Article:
In thisrecurring theme, we will focus on our retailers. This is where you get to meet our Pure Goods in person and find out more about their story. That’s one of the reasons why we love our shops. They tell our story and provide the consumers with good service, good products and have a nice story to tell. In this week’s post, we talk with Lonneke, store manager atNukuhiva Utrecht, one of the first fair fashion stores in the Netherlands.
Nukuhiva: Pioneers of fair fashion in the Netherlands
The story of how Nukuhiva started is quite a remarkable one. In 2004, Dutch radio and tv-presenter, producer and writer Floortje Dessing wrote a book named ‘100 wereldplekken die je gezien moet hebben’, Dutch for ‘must see places in the world’. With the profit, she wanted to give something back to the world. That’s why she decided to start a school project in Uganda. After the project was running properly, she used the money that was left to open a fairtrade clothing store in Amsterdam. In 2008 the second store opened in Utrecht. The goal of Nukuhiva is to introduce fair fashion to Dutch consumers. Lonneke agrees that Nukuhiva is one of the pioneers for fair fashion in the Netherlands ‘I’m not sure in what way, but I definitely believe people use or have used us as an example’.
From music to clothing stores
Lonneke hasn’t always been working in the clothing industry. She’s always had a passion for music and therefore started working in music stores. However, due to the rough times for the music industry, the stores she worked for were forced to close. Lonneke ended up working at Vans, where the employees always had to wear clothes from their latest collections. Meaning she would get new items every season, resulting in a bulging closet.
‘At one point I realised I just didn’t want this anymore.’
‘I have been vegan for years now and when I buy something I always look for the option with the smallest impact possible’. Since the start of this season, Lonneke is involved in the buying process as well. ‘I really like the excitement of the buying process, because you never know if something will be popular amongst our customers’. The most important factor when buying the collection at Nukuhiva is of course sustainability. ‘If a product is not sustainable it simply doesn’t fit with Nukuhiva, plus we would not feel comfortable selling it either.’ Furthermore, it is of importance to think about the customers: does it fit with their style, but the fabric composition is important as well. ‘If a product contains viscose or polyester, it must be for a good reason, because I know some of our customers will not buy something with viscose or polyester in it.
Making people happy
The importance of sustainability isn’t the only reason why Lonneke feels at home at Nukuhiva. Dressing people and making them happy is what Lonneke loves most. ‘If people come in and are not feeling good about the way they look, to then dress them and see them leaving the store with a good feeling. If you work in a store where service is as important as at Nukuhiva, you build up a relationship.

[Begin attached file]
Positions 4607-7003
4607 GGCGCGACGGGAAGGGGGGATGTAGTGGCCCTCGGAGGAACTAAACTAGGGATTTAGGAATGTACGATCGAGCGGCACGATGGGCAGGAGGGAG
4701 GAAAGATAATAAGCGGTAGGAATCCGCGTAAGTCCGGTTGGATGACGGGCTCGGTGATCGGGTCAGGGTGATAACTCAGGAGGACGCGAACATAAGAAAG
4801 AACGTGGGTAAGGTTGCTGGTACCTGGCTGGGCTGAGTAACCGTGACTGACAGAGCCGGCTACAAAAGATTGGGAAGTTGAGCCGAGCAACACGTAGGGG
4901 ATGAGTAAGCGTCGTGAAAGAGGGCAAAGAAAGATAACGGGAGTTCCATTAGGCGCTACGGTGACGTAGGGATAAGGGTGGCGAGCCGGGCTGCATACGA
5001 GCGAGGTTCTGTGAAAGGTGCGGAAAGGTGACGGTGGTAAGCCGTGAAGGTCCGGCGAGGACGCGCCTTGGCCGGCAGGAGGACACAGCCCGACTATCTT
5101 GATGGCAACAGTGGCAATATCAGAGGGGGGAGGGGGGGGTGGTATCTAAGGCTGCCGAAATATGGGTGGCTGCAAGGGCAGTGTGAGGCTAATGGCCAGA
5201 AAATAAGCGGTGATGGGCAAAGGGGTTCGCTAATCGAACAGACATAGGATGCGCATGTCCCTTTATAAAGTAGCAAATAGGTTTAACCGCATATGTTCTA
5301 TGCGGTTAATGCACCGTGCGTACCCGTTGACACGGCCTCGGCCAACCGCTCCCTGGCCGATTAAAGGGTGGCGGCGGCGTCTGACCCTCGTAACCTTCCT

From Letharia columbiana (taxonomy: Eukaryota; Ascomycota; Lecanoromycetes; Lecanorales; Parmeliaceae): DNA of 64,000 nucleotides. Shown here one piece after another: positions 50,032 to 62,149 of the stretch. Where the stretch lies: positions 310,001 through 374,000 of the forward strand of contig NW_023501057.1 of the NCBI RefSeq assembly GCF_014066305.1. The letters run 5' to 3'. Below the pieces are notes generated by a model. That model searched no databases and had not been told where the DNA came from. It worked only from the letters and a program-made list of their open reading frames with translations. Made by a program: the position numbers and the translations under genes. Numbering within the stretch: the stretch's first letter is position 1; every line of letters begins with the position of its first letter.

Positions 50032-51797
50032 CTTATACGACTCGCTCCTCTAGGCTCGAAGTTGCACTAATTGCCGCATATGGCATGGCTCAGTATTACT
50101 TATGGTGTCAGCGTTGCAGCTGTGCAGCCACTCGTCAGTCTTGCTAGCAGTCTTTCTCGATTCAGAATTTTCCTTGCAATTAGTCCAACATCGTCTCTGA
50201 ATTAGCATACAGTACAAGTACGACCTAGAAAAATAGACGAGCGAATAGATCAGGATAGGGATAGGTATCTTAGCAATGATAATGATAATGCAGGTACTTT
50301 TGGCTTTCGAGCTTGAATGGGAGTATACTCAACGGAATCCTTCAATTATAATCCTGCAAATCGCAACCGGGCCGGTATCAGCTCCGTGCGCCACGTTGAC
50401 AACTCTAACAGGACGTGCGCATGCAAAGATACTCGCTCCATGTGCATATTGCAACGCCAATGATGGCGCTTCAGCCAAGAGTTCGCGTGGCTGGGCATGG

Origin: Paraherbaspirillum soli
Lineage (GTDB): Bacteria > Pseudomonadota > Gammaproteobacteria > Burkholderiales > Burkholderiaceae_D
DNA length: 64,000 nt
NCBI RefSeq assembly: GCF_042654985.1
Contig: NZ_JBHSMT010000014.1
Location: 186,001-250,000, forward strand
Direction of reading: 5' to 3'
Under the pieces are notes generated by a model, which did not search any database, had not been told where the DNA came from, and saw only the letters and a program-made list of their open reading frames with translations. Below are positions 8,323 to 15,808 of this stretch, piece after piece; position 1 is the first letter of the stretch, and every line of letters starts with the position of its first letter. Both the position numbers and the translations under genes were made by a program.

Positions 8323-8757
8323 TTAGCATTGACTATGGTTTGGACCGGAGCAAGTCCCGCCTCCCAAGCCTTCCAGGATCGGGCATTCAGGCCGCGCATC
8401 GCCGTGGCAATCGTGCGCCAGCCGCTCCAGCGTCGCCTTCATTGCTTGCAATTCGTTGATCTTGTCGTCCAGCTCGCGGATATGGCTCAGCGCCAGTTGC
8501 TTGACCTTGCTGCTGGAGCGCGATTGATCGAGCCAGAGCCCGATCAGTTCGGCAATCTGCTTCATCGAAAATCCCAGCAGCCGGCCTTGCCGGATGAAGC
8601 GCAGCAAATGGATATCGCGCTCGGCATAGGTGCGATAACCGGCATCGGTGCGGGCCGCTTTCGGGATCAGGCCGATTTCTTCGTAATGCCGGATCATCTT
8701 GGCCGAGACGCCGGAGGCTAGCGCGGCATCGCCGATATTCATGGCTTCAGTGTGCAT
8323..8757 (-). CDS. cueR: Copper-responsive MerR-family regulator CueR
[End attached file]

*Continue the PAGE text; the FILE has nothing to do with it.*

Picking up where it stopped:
‘I notice that our customers are loyal and like the way we give advice. The fact that they don’t feel forced to buy something and know we help them in a fair way.’
When asked about a favourite retailer’s story Lonneke can’t quite name one specific story. ‘It gives me a good feeling to know people come back to the store because of me. They like the fact that you still remember what they bought the last time they were visiting the store.’
The downside of fashion
The fact that the fashion industry has its downsides is nothing new. Lonneke notices that a lot of young people don’t care that much about the other end of the world. She believes that the impact of fast fashion really needs to be shoved into the consumer’s faces more often. Lonneke is not afraid to be the person to do so. ‘I once told friends I knew that people die, just to make those jeans available for €40 instead of €100’. That is something that makes an impact to people. Furthermore, Lonneke feels it’s important to realise that it doesn’t always have to be more. According to Lonneke, there is a misconception when it comes to the prices of fair fashion. ‘Sometimes people tell me they can’t afford it, but jeans of €100 which you can wear for years is, in the end, cheaper than jeans costing €40 which you have to throw away after a few times wearing.’
‘I’m sure that if a good friend of someone would work in a sweatshop they would never buy fast fashion again.’
Lonneke doesn’t think the group of aware consumers has outgrown its fast fashion counterpart. ‘If you look at the Primark or H&M, people are still piling up to get in. However, I do think the group of aware consumers is slowly catching up’. She also notices the change in Nukuhiva: ‘More young people are taking the first step towards a more fair closet. It’s important to realise that the change in behaviour doesn’t have to happen all at once. ‘If everyone for example instead of fast fashion jeans would buy Kuyichi jeans or any other sustainable brand, we’ve already come a long way’. Another great way of buying sustainable clothing when you are on a budget is buying from secondhand shops. This way you know that you are not adding to the negative impact of the fashion industry.